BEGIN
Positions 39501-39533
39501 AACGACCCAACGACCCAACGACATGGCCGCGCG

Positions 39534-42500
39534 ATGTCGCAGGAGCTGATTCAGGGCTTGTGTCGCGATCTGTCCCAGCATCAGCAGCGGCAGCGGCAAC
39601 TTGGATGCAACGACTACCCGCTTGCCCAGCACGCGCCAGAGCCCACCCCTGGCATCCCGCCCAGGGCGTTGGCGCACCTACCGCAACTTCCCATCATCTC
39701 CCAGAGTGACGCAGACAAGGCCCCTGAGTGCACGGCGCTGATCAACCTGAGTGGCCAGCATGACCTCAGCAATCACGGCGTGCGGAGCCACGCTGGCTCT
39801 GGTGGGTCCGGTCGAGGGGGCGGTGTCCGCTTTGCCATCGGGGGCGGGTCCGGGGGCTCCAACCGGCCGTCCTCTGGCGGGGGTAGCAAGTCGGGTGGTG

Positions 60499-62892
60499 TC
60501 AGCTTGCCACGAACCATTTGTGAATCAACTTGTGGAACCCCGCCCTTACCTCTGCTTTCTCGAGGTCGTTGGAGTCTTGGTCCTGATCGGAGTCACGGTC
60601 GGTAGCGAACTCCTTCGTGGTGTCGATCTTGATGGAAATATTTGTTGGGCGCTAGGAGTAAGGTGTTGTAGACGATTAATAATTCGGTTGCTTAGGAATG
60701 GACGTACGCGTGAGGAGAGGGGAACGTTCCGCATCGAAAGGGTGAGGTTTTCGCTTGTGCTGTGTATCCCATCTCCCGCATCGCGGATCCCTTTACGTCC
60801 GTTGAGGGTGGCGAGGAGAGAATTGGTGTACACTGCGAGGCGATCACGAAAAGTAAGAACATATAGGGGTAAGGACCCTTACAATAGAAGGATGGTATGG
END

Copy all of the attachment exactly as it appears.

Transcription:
Positions 39501-39533
39501 AACGACCCAACGACCCAACGACATGGCCGCGCG

Positions 39534-42500
39534 ATGTCGCAGGAGCTGATTCAGGGCTTGTGTCGCGATCTGTCCCAGCATCAGCAGCGGCAGCGGCAAC
39601 TTGGATGCAACGACTACCCGCTTGCCCAGCACGCGCCAGAGCCCACCCCTGGCATCCCGCCCAGGGCGTTGGCGCACCTACCGCAACTTCCCATCATCTC
39701 CCAGAGTGACGCAGACAAGGCCCCTGAGTGCACGGCGCTGATCAACCTGAGTGGCCAGCATGACCTCAGCAATCACGGCGTGCGGAGCCACGCTGGCTCT
39801 GGTGGGTCCGGTCGAGGGGGCGGTGTCCGCTTTGCCATCGGGGGCGGGTCCGGGGGCTCCAACCGGCCGTCCTCTGGCGGGGGTAGCAAGTCGGGTGGTG

Positions 60499-62892
60499 TC
60501 AGCTTGCCACGAACCATTTGTGAATCAACTTGTGGAACCCCGCCCTTACCTCTGCTTTCTCGAGGTCGTTGGAGTCTTGGTCCTGATCGGAGTCACGGTC
60601 GGTAGCGAACTCCTTCGTGGTGTCGATCTTGATGGAAATATTTGTTGGGCGCTAGGAGTAAGGTGTTGTAGACGATTAATAATTCGGTTGCTTAGGAATG
60701 GACGTACGCGTGAGGAGAGGGGAACGTTCCGCATCGAAAGGGTGAGGTTTTCGCTTGTGCTGTGTATCCCATCTCCCGCATCGCGGATCCCTTTACGTCC
60801 GTTGAGGGTGGCGAGGAGAGAATTGGTGTACACTGCGAGGCGATCACGAAAAGTAAGAACATATAGGGGTAAGGACCCTTACAATAGAAGGATGGTATGG